Posts tagged with asp.net - page 4

Rails-style controllers for ASP.NET

Rob Conery has been putting together some great screen casts on SubSonic and his latest on generating controllers pointed out that ASP.NET doesn’t support the Rails-style http://site//controller/method style of execution.

This got me quite excited and I’ve put together a proof-of-concept web project that demonstrates mapping the path to controller methods using an IHttpHandler and reflection.

How it works

It registers the ControllerHttpHandler via the web.config:

<httpHandlers>
  <add path="/ctl/\*/\*" verb="POST,GET,HEAD" type="ControllerHttpHandler" />
</httpHandlers>

There is a very basic Controller abstract base class that just provides a simple way of accessing the context for dealing with request/response for now.

public abstract class Controller
{
  protected System.Web.HttpContext context;

  internal Controller(System.Web.HttpContext context) {
    this.context = context;
  }
}

We then have a test controller or two that implement from this with a couple of methods and the required constructor:

public class TestController : Controller
{
  public TestController(System.Web.HttpContext context) : base(context) { }

  public void Index() {
    context.Response.Write("This is the index");
  }

  public void Welcome() {
    context.Response.Write("Welcome to the TestController");
  }
}

Finally the magic that joins them up is the ControllerHttpHandler:

using System;
using System.Web;
using System.Reflection;

public class ControllerHttpHandler : IHttpHandler
{
  public void ProcessRequest(HttpContext context) {
    string[] parts = context.Request.Path.Split('/');
    if (parts.Length < 4) {
      context.Response.Write("No controller & member specified");
      return;
    }

    string controllerName = parts[2];
    string methodName = parts[3];
    Type potentialController = Type.GetType(controllerName);
    if (potentialController != null && potentialController.IsClass && potentialController.IsSubclassOf(typeof(Controller))) {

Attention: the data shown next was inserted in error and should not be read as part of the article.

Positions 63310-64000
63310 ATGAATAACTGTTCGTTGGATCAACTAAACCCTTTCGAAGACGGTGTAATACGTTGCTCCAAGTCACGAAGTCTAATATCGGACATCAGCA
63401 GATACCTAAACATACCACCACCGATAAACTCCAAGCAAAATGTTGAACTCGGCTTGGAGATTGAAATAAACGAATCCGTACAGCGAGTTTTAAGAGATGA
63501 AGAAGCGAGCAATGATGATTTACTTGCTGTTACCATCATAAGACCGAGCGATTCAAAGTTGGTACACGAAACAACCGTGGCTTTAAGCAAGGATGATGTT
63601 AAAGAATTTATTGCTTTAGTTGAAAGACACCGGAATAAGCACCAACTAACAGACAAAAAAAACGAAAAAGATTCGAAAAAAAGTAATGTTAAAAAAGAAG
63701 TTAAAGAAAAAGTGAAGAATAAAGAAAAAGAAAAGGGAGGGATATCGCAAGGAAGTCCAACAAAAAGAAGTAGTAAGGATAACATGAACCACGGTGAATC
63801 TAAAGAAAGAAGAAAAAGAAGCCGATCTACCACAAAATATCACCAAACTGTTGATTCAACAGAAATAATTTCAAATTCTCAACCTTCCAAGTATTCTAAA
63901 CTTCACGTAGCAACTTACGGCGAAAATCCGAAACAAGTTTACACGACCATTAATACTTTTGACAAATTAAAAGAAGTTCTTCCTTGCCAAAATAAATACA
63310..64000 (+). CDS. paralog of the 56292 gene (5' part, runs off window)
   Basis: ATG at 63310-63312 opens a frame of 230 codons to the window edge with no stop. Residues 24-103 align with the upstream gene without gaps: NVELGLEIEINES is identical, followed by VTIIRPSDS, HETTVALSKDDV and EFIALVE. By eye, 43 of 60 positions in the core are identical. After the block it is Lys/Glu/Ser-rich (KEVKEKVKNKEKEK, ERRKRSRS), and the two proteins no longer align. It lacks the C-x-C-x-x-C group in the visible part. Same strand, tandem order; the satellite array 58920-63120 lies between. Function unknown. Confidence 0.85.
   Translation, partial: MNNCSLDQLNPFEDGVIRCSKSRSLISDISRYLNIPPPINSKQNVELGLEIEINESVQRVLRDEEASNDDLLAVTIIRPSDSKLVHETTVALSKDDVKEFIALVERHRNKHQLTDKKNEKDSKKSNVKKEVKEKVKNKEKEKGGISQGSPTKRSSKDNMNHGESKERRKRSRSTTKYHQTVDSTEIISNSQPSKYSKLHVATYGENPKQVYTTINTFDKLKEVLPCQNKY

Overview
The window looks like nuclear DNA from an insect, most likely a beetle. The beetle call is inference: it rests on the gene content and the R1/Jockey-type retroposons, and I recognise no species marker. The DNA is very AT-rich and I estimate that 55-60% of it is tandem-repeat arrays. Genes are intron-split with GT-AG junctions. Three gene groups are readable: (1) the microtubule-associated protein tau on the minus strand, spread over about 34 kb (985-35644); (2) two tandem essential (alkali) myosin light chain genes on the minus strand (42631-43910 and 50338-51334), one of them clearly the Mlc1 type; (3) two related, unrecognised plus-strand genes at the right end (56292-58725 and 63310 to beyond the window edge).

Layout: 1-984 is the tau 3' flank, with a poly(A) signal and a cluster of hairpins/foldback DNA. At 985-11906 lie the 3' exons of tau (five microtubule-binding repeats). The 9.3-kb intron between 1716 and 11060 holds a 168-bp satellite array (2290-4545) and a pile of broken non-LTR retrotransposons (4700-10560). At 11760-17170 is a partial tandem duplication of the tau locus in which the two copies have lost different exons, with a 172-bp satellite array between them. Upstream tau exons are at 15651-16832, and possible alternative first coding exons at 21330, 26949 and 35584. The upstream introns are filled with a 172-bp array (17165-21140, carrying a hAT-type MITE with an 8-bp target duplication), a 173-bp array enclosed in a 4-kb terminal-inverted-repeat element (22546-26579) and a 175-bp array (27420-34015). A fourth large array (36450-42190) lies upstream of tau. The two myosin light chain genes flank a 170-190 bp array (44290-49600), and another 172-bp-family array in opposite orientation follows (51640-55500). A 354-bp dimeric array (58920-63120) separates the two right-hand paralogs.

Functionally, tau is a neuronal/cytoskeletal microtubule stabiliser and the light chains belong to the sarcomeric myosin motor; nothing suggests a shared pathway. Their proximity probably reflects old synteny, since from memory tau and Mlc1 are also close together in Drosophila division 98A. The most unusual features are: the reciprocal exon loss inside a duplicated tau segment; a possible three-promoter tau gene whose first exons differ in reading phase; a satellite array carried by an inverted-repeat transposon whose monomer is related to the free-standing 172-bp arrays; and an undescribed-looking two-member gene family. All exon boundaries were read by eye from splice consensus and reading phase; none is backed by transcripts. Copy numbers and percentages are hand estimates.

MethodInfo potentialMethod = potentialController.GetMethod(methodName);
      if (potentialMethod != null) {
        Controller controller = (Controller) Activator.CreateInstance(potentialController, context);
        potentialMethod.Invoke(controller, null);
      }
      else
        context.Response.Write(String.Format("Method '{0}' not found on controller '{1}'", methodName, controllerName));
    }
    else
      context.Response.Write(String.Format("Controller '{0}' not found", controllerName));
  }

  public bool IsReusable {
    get { return false; }
  }
}

That’s it!

Limitations

The controllers and methods are mapped at run-time using reflection. This would probably be too slow for production. Also it currently has to be in a top-level folder because I can’t figure out how to pass the HTTP request back to ASP.NET to try with the rest of the stack if we don’t have a matching controller/method.

One option might be to have no httpHandlers in the web.config and add the exact controller/method maps at build or run-time. This solves both the top-level problem and potentially the speed.

Another option to address just the speed of reflection would be to cache the path/method strings to the actual method and type so the only reflection would be the Activator.CreateInstance. If that is slow then we could look at pooling the controller instances themselves.

Going forward

Parameters for a method could be extracted and parsed from the query-string – they are currently ignored.

Response is raw output – we could do something very similar to rhtml.

I’m going to chat things over with the Subsonic team and see if we can come up with anything from here.

[)amien

LINQ in C# Web Applications

I’m a big fan of the Web Application type that was previously available as an add-on to Visual Studio 2005 but thankfully got promoted to a standard citizen with Service Pack 1.

So with a little more time on my hands lately I’ve been delving into the wonder that is LINQ – part of the forthcoming Orcas release of technologies.

For those who’ve been living under a rock LINQ is a set of extensions to .NET that let you perform queries on objects in much the same way you would do on a database with SQL (except the syntax is backwards by comparison).